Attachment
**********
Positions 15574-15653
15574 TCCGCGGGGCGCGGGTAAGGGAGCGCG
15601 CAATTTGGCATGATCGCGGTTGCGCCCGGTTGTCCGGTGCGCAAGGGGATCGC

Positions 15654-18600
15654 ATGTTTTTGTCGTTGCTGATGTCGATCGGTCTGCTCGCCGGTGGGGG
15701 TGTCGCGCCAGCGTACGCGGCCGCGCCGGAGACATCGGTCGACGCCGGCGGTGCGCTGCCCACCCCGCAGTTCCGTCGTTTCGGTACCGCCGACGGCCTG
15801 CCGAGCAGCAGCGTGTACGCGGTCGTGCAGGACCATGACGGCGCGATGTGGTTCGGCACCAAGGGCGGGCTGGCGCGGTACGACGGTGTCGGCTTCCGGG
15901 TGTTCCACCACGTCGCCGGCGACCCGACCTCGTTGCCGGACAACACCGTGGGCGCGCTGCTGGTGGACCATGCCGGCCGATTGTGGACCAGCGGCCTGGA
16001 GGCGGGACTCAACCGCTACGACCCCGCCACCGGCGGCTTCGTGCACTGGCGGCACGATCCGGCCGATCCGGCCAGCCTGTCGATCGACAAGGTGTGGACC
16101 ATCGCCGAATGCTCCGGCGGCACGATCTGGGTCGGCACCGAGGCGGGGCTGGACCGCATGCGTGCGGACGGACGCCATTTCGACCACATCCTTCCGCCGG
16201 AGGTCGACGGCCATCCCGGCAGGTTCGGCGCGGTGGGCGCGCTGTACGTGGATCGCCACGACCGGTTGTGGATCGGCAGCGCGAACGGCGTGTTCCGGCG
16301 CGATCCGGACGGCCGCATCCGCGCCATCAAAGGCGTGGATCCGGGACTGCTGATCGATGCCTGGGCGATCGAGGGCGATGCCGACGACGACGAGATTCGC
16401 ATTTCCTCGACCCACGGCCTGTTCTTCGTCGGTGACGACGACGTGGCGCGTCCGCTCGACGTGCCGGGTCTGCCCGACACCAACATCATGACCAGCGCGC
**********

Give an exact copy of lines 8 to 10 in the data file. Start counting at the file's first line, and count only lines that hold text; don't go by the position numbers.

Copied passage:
15901 TGTTCCACCACGTCGCCGGCGACCCGACCTCGTTGCCGGACAACACCGTGGGCGCGCTGCTGGTGGACCATGCCGGCCGATTGTGGACCAGCGGCCTGGA
16001 GGCGGGACTCAACCGCTACGACCCCGCCACCGGCGGCTTCGTGCACTGGCGGCACGATCCGGCCGATCCGGCCAGCCTGTCGATCGACAAGGTGTGGACC
16101 ATCGCCGAATGCTCCGGCGGCACGATCTGGGTCGGCACCGAGGCGGGGCTGGACCGCATGCGTGCGGACGGACGCCATTTCGACCACATCCTTCCGCCGG